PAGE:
Getting Naked

This year I wanted to try to write some fiction. I used to feel like I’d never be a “real” writer if I didn’t write fiction, because that’s what “real” writers write. But fiction felt so unnatural to me – I practically think in blog post format, and I can write a column or a memory essay with ease, but dreaming up brand new people? And having them do things? Just felt so awkward and weird.

Eventually I got a few paying gigs for my non-fiction type writing and I was so, so happy about that. I definitely felt okay referring to myself as a writer, even without the fiction banner over my head.

But something still nagged. So this year I finally felt I’d moved beyond all expectations and pressure, and was ready to just dabble away, write a whole bunch of crap, learn a thing or two, and see if it led anywhere.

I started a few projects but then I got caught up in contests. I heard of a few and thought it was a good idea for me to have a deadline (DEFINITELY a good idea) so I wrote a few pieces as contest entries and sent them off. And of course, most of them did nothing, but I was happy with them, happy enough to be encouraged to continue.

So my point here is, one of them actually won something – I placed second in the Adult Fiction category of the Winnipeg Free Press Writers’ Collective spring contest. And let me tell you, it is VERY gratifying to have someone else actually like one of your stories.

More than enough encouragement, in fact, to keep me continuing for a good long while at least.

I feel really exposed just talking about this – like it’s some deep dark secret I should keep hidden. As if it’s embarrassing, somehow, to want something and work towards it. The fear of being mocked is huge, and it’s so strange how showing people my fiction writing feels so much more naked than sharing actual real-life events from my own life. I’m fragile and easily hurt and raw when I make up stories. I guess all writers are, although you always feel so much more exquisitely less than in your own life, don’t you?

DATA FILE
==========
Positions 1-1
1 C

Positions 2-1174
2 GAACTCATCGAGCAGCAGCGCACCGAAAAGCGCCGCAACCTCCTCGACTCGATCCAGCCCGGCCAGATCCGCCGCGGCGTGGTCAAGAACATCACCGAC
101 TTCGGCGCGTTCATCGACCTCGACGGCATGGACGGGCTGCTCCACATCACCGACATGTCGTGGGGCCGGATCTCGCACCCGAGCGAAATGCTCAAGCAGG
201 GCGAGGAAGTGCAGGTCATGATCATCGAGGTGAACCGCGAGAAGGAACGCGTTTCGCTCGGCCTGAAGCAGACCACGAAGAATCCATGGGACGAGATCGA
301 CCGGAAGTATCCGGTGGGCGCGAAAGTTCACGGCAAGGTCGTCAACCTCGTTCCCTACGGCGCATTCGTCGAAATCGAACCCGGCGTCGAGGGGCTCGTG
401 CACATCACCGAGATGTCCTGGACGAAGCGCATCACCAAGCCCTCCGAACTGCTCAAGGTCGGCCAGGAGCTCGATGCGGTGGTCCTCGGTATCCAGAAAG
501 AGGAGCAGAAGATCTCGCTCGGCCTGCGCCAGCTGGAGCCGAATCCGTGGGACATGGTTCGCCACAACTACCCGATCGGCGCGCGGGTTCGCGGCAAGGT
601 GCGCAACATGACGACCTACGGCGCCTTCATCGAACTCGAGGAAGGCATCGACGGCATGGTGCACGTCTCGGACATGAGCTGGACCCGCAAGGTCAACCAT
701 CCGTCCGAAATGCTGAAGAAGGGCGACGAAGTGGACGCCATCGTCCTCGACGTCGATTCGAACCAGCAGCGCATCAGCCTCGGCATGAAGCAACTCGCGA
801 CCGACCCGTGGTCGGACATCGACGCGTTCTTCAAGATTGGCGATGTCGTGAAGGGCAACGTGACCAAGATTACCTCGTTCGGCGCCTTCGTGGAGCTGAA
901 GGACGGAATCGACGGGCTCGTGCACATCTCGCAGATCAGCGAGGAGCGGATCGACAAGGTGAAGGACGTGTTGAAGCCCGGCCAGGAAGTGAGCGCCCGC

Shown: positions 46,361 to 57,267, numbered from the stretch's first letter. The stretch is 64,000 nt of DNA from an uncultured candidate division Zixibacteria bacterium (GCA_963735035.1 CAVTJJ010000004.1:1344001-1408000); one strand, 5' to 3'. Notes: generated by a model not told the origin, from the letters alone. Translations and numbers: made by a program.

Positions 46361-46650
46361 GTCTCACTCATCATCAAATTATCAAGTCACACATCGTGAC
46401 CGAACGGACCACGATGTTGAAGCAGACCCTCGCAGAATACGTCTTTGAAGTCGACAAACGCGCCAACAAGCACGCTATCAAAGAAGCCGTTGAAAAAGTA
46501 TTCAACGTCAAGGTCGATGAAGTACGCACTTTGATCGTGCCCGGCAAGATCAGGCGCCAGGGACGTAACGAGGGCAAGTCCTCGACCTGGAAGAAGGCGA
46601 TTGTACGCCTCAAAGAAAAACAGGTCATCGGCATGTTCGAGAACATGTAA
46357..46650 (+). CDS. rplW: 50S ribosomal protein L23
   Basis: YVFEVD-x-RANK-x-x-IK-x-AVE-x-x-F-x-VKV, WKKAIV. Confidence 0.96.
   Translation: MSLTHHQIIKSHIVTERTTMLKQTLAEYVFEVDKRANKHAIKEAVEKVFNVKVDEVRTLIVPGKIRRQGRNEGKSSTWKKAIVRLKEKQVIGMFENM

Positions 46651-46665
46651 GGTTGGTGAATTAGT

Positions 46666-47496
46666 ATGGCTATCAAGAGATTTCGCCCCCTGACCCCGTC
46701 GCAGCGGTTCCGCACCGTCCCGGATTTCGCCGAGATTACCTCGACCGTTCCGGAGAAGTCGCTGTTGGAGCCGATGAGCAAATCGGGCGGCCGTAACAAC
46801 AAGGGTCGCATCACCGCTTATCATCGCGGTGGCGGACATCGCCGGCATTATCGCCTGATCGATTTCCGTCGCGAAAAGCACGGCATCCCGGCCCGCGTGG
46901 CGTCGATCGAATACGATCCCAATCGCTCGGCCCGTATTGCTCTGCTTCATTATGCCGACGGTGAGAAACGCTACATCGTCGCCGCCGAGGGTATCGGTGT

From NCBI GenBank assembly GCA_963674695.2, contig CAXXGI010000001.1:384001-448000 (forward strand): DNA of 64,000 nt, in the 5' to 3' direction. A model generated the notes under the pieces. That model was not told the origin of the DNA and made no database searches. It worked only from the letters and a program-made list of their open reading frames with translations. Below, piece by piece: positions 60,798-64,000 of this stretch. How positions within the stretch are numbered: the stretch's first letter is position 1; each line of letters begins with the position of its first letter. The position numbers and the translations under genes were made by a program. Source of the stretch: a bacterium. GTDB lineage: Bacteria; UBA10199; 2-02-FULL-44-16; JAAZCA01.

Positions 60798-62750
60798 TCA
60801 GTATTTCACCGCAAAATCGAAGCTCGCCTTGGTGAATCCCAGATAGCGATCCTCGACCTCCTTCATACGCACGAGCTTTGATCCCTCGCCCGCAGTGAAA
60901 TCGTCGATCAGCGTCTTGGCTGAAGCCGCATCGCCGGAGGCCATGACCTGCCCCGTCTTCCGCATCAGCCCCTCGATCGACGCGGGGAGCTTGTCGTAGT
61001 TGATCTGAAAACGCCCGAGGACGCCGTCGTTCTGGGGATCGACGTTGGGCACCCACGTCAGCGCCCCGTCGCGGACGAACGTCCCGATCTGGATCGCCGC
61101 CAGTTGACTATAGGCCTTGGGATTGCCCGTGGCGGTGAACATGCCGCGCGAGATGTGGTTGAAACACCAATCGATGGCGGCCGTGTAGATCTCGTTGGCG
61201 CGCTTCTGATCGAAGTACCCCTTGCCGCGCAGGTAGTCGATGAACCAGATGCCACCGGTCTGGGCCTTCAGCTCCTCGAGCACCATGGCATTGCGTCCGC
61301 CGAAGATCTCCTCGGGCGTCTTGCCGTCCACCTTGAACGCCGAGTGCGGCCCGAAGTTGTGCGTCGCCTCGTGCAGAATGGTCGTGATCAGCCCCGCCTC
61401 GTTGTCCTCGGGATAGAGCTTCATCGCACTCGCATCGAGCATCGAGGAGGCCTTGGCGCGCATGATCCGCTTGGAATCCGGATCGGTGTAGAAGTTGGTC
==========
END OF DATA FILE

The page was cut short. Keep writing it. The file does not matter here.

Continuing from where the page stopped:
Anyway, it seems sad that no one will ever see it but the judging committee of the contest and my reader friends Lee Ann and Jen. So, story here, if you’d like to read it.

9 thoughts on “Getting Naked

  1. Outstanding. I haven’t read the story yet, but the fact that you put aside your fear and vulnerability and did this is terrific, not to mention very inspiring.

    I’m sure it would take you very little time at all to find stories of famous writers who endured dozens if not hundreds of rejections before finally having that first success. Keep at it!

  2. Hi Lynn, I finally took the time to savour your story. You should feel proud :). Yup, I savoured it! Feel the fear and do it anyways right? Well worth it!

  3. Congratulations! I totally get what you’re saying. Hubby always asks when I’m going to write my great Canadian novel, but I’ve never felt like I have a novel in me. Blog posts, personal essays and the odd children’s story but that’s it. Thanks for (yet again!) inspiring me to go outside my comfort zone with my writing.

  4. First of all, CONGRATULATIONS! Very, VERY cool. Looking forward to reading your story (like Natalie, I want to take the time to savour it 🙂 ).

    Also, I totally know what you mean about fiction and feeling like a “real” writer. I continue to struggle with this. I also thought contests might help, but it turns out I’m just as capable of missing externally imposed deadlines as internally imposed ones :P.

    Good for you! Congrats just for putting yourself out there! And thanks for sharing your struggles, too.

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